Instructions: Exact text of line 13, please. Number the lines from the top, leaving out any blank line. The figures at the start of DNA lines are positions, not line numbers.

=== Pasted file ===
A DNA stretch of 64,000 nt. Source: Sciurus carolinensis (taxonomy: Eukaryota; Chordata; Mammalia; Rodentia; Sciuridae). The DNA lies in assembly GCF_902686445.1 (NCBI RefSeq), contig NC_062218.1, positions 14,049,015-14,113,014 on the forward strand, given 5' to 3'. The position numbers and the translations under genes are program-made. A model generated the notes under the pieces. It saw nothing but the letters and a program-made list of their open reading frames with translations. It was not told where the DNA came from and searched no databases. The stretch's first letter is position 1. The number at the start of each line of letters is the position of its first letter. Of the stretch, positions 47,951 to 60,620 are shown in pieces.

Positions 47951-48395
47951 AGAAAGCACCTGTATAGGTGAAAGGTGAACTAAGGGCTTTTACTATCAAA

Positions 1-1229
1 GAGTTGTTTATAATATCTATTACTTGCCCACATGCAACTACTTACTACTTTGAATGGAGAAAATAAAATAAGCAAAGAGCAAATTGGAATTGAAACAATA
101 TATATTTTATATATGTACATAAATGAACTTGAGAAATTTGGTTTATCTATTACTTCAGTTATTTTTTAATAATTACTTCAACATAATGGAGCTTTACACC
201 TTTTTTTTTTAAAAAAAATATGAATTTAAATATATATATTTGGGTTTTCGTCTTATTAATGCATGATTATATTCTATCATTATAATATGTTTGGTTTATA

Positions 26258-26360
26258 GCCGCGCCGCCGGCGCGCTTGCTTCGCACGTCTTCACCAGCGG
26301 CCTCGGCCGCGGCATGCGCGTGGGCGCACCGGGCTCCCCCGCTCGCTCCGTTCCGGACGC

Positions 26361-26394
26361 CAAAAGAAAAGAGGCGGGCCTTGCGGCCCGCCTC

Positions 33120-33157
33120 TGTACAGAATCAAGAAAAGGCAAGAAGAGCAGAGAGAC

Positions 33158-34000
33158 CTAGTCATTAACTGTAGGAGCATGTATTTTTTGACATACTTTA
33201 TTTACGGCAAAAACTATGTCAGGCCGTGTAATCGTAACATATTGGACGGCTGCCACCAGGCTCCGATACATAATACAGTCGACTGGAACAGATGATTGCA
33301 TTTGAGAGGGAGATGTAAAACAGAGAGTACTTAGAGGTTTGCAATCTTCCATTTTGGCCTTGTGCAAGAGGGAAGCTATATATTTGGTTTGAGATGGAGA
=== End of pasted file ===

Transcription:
Positions 33120-33157